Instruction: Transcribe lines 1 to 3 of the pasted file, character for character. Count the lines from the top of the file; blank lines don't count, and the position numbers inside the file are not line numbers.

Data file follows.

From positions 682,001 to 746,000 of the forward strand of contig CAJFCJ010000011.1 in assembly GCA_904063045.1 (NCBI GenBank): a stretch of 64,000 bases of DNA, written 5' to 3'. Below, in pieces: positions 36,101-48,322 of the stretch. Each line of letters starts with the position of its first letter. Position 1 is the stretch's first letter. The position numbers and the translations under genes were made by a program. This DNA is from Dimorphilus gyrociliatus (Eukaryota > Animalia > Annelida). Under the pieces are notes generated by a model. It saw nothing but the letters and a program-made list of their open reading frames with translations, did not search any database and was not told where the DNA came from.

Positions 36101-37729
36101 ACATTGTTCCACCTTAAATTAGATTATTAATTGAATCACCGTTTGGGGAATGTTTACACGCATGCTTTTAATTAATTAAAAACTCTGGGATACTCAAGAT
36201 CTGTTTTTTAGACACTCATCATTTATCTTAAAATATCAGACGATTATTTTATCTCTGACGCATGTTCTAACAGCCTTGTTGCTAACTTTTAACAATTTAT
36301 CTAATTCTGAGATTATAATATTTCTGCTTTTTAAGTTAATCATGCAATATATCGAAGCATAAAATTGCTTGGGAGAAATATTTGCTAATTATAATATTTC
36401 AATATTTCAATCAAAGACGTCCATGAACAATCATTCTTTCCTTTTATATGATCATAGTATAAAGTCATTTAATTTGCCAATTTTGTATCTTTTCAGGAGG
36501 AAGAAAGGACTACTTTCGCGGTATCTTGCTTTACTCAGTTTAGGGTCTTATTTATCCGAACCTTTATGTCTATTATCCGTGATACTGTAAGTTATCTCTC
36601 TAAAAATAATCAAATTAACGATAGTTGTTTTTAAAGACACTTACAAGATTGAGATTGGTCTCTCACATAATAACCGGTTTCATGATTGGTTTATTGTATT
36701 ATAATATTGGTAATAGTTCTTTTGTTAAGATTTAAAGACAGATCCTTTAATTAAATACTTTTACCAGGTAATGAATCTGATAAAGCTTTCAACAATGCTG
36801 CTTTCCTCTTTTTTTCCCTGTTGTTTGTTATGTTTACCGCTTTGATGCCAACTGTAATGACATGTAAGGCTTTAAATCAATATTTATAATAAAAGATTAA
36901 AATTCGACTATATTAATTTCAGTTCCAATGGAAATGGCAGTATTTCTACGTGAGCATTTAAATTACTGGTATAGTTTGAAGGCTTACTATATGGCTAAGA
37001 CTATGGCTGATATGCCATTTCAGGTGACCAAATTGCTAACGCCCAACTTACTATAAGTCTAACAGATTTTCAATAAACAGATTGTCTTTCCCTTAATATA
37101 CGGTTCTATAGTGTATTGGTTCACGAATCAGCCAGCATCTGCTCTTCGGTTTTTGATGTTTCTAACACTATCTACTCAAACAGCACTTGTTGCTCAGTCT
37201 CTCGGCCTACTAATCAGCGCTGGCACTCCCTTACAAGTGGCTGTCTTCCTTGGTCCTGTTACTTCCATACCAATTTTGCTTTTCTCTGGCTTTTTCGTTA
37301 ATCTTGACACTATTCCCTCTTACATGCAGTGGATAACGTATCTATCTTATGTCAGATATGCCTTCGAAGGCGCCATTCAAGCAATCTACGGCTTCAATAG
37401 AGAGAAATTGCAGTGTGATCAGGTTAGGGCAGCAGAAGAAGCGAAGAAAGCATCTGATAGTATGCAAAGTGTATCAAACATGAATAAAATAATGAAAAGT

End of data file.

From positions 682,001 to 746,000 of the forward strand of contig CAJFCJ010000011.1 in assembly GCA_904063045.1 (NCBI GenBank): a stretch of 64,000 bases of DNA, written 5' to 3'. Below, in pieces: positions 36,101-48,322 of the stretch. Each line of letters starts with the position of its first letter. Position 1 is the stretch's first letter. The position numbers and the translations under genes were made by a program. This DNA is from Dimorphilus gyrociliatus (Eukaryota > Animalia > Annelida). Under the pieces are notes generated by a model. It saw nothing but the letters and a program-made list of their open reading frames with translations, did not search any database and was not told where the DNA came from.

Positions 36101-37729
36101 ACATTGTTCCACCTTAAATTAGATTATTAATTGAATCACCGTTTGGGGAATGTTTACACGCATGCTTTTAATTAATTAAAAACTCTGGGATACTCAAGAT